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091416_millennials
Insights

Retaining Millennial Workers

Thursday, September 15, 2016
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At the close of part 1 of our three-part series on Millennial employees, which sought to shed light on what distinguishes this generation from the ones before it, I asked how your organization could attract and retain Millennial workers who, on average, stay at a job for only 18 months. The answer may be as simple as acknowledging these employees’ individual value to your organization. Rather than bundling all your Millennial workers under the same stereotypical category, consider each employee as an individual with unique strengths and weaknesses. 


From my years of experience, I have seen there will be a certain percentage of top performers (10-20 percent), medium performers (about 50 percent), and low performers (20-30 percent). This holds true for Millennials, just as it did for our generation. So the real question may be: How can your organization attract and retain the highly in-demand top 20 percent of Millennial recruits? 


A recent study by KPMG and Marcus Buckingham revealed fascinating findings regarding current HR practices and their impact on Millennials. According to KPMG research, Millennials are looking for “purpose in their work.” They want to know that what they do matters and that they are valued. It follows, then, that retaining the top 20 percent of Millennial workers has everything to do with acknowledging them as individuals with their own unique perspective and skill set, and providing them with a sense of purpose within the organization. It all goes back to the same principle: To avoid the pitfalls of hiring based on stereotypes, it is imperative to value each Millennial hire as an individual who offers a unique contribution to your company. Millennials have embraced individualism like never before. By making it obvious that your company values their individual skill sets and assigning projects based on their strengths, you will provide Millennial workers with a sense of pride and purpose in the workplace to match their outward expression of individuality. 

In the KPMG study, researchers found that 60 percent of managers at the global F1000 companies surveyed were familiar with purpose in the work space and could succinctly explain it, while the other 40 percent of managers were not aware of its importance. Furthermore, managers who strived to provide a sense of purpose in the workspace contributed to decreased turnover and increased team morale.

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On the other hand, team members who worked for managers who did not promote purpose were less satisfied with their jobs. A year later, the results were definitive: Managers who actively fostered a sense of purpose in their team culture experienced a 5.6 percent employee turnover rate, while managers who did not experienced a 9.2 percent turnover rate—a significant difference.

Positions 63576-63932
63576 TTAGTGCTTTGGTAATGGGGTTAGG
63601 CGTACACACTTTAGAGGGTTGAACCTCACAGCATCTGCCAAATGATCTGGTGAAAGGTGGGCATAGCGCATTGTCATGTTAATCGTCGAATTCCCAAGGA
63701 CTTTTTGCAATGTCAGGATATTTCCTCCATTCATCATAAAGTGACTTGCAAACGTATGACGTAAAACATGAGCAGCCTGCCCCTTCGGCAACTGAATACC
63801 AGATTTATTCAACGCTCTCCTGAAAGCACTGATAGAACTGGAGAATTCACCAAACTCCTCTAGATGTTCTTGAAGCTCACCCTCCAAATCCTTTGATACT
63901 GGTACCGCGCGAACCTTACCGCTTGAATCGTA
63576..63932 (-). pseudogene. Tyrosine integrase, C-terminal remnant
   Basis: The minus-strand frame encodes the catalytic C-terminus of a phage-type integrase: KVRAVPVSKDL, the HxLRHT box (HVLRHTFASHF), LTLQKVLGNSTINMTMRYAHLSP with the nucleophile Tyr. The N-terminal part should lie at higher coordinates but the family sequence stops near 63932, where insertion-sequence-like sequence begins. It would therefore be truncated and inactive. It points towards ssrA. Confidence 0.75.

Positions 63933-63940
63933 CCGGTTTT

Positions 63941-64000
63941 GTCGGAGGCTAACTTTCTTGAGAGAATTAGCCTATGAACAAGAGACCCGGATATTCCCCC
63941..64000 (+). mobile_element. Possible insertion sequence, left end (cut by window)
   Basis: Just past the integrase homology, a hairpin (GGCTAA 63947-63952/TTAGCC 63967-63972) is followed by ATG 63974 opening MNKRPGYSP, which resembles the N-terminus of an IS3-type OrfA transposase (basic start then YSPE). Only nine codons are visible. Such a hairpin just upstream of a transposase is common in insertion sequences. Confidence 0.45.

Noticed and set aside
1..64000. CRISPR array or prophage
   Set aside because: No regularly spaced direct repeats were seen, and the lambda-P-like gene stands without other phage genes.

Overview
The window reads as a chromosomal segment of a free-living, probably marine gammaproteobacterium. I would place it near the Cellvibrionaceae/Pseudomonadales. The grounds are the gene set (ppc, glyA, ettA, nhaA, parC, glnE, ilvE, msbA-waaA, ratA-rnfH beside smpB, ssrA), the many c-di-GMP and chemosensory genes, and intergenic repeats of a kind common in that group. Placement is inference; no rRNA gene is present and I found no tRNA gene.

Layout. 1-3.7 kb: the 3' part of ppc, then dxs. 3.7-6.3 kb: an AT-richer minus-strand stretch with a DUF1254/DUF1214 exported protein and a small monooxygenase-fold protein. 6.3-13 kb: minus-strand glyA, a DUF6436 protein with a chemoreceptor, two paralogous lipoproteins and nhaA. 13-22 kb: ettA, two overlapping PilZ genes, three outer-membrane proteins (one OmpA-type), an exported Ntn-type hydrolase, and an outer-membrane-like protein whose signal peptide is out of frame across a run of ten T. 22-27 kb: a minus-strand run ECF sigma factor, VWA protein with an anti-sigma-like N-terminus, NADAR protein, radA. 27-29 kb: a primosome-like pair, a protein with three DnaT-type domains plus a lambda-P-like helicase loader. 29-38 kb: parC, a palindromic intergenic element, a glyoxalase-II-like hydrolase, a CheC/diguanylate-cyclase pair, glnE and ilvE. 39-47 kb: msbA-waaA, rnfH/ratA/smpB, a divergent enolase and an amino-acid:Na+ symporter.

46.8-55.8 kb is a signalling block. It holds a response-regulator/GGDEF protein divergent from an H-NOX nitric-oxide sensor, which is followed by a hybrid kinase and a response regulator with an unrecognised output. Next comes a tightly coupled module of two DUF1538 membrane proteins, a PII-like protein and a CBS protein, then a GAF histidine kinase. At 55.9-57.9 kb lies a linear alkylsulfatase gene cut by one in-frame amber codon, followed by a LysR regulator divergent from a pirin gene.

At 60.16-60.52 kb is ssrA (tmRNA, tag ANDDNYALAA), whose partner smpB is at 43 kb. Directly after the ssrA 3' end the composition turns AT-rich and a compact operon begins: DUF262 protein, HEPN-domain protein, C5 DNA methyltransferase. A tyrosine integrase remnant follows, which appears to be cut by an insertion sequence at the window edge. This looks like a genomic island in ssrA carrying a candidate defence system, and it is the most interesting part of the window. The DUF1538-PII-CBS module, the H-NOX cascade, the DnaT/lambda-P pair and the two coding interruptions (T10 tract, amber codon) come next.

Another study conducted by the Marcus Buckingham Group found that more than 70 percent of Millennials expected their employers to focus on mission-driven (or societal) issues. In addition, 70 percent wanted their work to include a creative element, and nearly two-thirds believed that management should provide “accelerated development opportunities” to keep them interested in their jobs. According to another recent survey, this demographic seeks the answers to three main questions when determining whether to leave a company:

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  • Do I believe there are opportunities for me here at Company X? 
  • Is someone here (manager) working with me on developing my career and opportunities here? 
  • Does someone here (manager) care about me?

According to Chris Yeh, co-author of The Alliance: Managing Talent in the Networked Age, Millennials are the largest segment of the workforce today, which means that retaining workers of this generation is essential. Therefore, it would behoove leaders and managers to make every effort to better understand and communicate with them.

Luckily, engaging with Millennials isn’t as challenging as some might believe, and it is vital for retention. In the KPMG study, more than 50 percent of Millennials indicated that they would leave their current job within 12 months. However, with renewed efforts from managers to foster a culture of individuality, creativity, and compassion, companies stand a fighting chance of improving retention rates among Millennial employees.

About the Author

Ken Sterling is the senior vice president and chief learning officer at BigSpeak. Ken’s main focus is marketing and partnering with our Fortune 1000 clients to create specialized consulting programs with effective leadership development objectives. Ken is also responsible for BigTechnology, our initiative to develop best-of-breed learning management systems for our clients.

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